Courage makes art reality. Yes, creativity requires courage. As the French artist Henri Matisse says, “another word for creativity is courage.”
It takes courage to express the things you are passionate about, and to transcend the limits of your comfort zone or the limits of your irrational fears.
Creativity and courage are intimately connected in a synergic relationship: creativity feeds your courage, and your courage brings your creativity to life.
Creativity is changing the status quo, thinking independently, going against conventions and all of that that demands courage.
Courage takes your dreams from wish and fantasy and transforms them into reality. Courage makes your art reality.
So, why does it feel so difficult to allow creativity to seep into even the most regular, mundane parts of our work and personal lives? What it comes down to is this: Creativity brings a healthy dose of risk to the table.
Both creativity and fear are about survival. Creativity is about ‘fighting’, and fear is about ‘flighting’.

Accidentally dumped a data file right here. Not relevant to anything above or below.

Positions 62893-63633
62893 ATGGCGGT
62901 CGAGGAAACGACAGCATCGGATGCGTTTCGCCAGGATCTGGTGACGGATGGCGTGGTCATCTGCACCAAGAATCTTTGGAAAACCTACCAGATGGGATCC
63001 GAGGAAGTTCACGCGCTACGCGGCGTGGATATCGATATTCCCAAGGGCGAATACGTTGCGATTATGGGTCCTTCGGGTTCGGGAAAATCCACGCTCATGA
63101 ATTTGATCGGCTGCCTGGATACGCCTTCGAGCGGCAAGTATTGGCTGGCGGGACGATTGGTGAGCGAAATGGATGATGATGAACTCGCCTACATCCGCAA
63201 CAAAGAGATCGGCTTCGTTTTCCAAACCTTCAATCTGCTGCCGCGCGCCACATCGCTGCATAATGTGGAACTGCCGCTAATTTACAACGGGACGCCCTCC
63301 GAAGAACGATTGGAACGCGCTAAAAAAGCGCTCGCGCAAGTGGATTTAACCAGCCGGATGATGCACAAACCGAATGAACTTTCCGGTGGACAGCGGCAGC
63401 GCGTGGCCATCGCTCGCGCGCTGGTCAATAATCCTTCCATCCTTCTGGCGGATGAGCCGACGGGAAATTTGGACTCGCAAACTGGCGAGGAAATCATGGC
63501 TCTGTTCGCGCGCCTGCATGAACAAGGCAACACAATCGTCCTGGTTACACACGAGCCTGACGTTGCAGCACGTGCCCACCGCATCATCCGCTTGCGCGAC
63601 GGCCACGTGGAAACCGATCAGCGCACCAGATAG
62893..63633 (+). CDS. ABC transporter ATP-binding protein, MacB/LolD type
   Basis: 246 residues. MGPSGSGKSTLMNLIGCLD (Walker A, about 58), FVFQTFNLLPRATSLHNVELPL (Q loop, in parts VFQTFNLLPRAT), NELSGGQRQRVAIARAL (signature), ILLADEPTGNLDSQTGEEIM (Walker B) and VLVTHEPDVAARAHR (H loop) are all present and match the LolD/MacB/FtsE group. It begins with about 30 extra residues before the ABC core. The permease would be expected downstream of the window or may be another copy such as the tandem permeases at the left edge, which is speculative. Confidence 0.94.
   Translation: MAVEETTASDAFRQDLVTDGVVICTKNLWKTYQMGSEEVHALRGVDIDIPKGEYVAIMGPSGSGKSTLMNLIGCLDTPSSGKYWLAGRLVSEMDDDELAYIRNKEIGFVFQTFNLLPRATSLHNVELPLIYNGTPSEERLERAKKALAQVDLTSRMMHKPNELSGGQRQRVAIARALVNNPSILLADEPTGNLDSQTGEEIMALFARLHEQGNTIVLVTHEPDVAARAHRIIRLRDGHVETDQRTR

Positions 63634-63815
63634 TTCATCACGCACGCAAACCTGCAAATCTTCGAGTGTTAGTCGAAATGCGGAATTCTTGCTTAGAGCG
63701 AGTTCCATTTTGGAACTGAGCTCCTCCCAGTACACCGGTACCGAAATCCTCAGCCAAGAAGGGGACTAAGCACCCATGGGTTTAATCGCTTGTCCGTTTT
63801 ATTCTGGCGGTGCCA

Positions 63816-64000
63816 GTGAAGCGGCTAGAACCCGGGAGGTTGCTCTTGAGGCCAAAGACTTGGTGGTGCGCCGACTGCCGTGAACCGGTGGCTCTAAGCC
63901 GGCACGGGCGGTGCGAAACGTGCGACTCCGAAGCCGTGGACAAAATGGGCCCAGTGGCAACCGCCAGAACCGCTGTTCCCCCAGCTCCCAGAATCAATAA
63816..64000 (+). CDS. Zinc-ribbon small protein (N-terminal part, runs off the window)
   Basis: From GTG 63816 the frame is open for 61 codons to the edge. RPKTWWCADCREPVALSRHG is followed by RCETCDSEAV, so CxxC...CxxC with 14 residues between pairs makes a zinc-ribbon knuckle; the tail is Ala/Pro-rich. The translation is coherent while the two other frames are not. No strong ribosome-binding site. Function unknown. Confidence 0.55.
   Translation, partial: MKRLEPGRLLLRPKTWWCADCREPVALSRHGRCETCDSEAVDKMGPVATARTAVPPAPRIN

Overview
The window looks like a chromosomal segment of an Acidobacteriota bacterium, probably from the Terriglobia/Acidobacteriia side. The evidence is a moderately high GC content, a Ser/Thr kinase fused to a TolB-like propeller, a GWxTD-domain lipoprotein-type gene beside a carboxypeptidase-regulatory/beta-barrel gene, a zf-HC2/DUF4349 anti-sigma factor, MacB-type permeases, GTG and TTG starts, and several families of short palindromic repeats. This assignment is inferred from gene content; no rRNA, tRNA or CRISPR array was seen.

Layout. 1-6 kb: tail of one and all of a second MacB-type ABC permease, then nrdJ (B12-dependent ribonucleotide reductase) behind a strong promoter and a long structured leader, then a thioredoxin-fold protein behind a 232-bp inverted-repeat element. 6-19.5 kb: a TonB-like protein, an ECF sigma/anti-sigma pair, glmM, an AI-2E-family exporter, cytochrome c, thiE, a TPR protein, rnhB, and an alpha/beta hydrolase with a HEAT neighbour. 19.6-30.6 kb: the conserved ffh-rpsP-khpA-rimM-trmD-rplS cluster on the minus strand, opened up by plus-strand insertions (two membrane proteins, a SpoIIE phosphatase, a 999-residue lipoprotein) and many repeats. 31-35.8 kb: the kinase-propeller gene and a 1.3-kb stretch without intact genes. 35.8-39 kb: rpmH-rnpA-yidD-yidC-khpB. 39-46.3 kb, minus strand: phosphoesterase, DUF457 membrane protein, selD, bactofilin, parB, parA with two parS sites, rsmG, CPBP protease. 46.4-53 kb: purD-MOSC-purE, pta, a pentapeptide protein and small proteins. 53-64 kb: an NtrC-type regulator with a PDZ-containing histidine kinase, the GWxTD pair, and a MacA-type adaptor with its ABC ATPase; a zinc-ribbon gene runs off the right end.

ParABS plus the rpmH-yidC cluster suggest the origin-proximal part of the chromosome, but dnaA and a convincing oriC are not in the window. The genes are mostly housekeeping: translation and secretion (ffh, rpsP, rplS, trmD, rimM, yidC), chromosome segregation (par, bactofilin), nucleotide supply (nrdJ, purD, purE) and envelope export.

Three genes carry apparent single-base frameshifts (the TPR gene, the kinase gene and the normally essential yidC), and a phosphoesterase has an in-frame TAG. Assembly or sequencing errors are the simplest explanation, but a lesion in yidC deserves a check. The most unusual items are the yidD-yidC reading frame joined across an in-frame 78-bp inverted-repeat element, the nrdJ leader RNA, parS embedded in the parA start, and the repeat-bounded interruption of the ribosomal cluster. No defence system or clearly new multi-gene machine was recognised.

If we as children lack the creative experience – opportunities to be curious and try new things – we learn fear instead.
Young people have a great need for action. Therefore, blocking or dismissing their creativity causes them anxiety.
A creative upbringing masters our courage. It helps us to adequately cope with problems and overcome obstacles. It teaches us to be resourceful, resilient and confident. We learn to express our ideas which improves our self-esteem. Practising creativity is practising the act of bravery.
The most common answer of people to ‘what are you fearful of?’ is ‘the unknown’. Creativity by definition is going into the unknown. Allow your children to explore it.
Brené Brown expresses it this way – “No vulnerability, no creativity. No tolerance for failure, no innovation. It is that simple…If you’re not willing to fail, you can’t innovate. If you’re not willing to build a vulnerable culture, you can’t create.”